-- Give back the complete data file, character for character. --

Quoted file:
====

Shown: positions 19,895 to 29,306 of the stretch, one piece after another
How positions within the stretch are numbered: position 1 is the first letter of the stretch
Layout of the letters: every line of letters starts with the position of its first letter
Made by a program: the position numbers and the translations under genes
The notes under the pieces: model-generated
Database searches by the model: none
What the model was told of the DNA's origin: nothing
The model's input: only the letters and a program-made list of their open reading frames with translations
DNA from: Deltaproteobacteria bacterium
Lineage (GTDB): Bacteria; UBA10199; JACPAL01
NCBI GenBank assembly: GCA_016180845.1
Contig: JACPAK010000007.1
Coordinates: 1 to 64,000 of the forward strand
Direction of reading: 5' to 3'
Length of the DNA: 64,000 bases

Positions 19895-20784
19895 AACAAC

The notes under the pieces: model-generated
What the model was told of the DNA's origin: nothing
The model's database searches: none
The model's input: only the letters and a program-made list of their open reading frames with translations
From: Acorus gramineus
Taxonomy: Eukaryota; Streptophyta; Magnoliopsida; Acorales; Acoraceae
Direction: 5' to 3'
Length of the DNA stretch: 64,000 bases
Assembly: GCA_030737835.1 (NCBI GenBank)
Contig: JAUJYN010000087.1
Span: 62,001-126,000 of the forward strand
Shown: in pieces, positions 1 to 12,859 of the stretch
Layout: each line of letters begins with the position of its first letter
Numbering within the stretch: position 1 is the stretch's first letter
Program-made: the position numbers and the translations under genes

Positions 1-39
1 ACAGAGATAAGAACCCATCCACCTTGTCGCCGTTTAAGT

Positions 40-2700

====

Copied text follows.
Shown: positions 19,895 to 29,306 of the stretch, one piece after another
How positions within the stretch are numbered: position 1 is the first letter of the stretch
Layout of the letters: every line of letters starts with the position of its first letter
Made by a program: the position numbers and the translations under genes
The notes under the pieces: model-generated
Database searches by the model: none
What the model was told of the DNA's origin: nothing
The model's input: only the letters and a program-made list of their open reading frames with translations
DNA from: Deltaproteobacteria bacterium
Lineage (GTDB): Bacteria; UBA10199; JACPAL01
NCBI GenBank assembly: GCA_016180845.1
Contig: JACPAK010000007.1
Coordinates: 1 to 64,000 of the forward strand
Direction of reading: 5' to 3'
Length of the DNA: 64,000 bases

Positions 19895-20784
19895 AACAAC

The notes under the pieces: model-generated
What the model was told of the DNA's origin: nothing
The model's database searches: none
The model's input: only the letters and a program-made list of their open reading frames with translations
From: Acorus gramineus
Taxonomy: Eukaryota; Streptophyta; Magnoliopsida; Acorales; Acoraceae
Direction: 5' to 3'
Length of the DNA stretch: 64,000 bases
Assembly: GCA_030737835.1 (NCBI GenBank)
Contig: JAUJYN010000087.1
Span: 62,001-126,000 of the forward strand
Shown: in pieces, positions 1 to 12,859 of the stretch
Layout: each line of letters begins with the position of its first letter
Numbering within the stretch: position 1 is the stretch's first letter
Program-made: the position numbers and the translations under genes

Positions 1-39
1 ACAGAGATAAGAACCCATCCACCTTGTCGCCGTTTAAGT

Positions 40-2700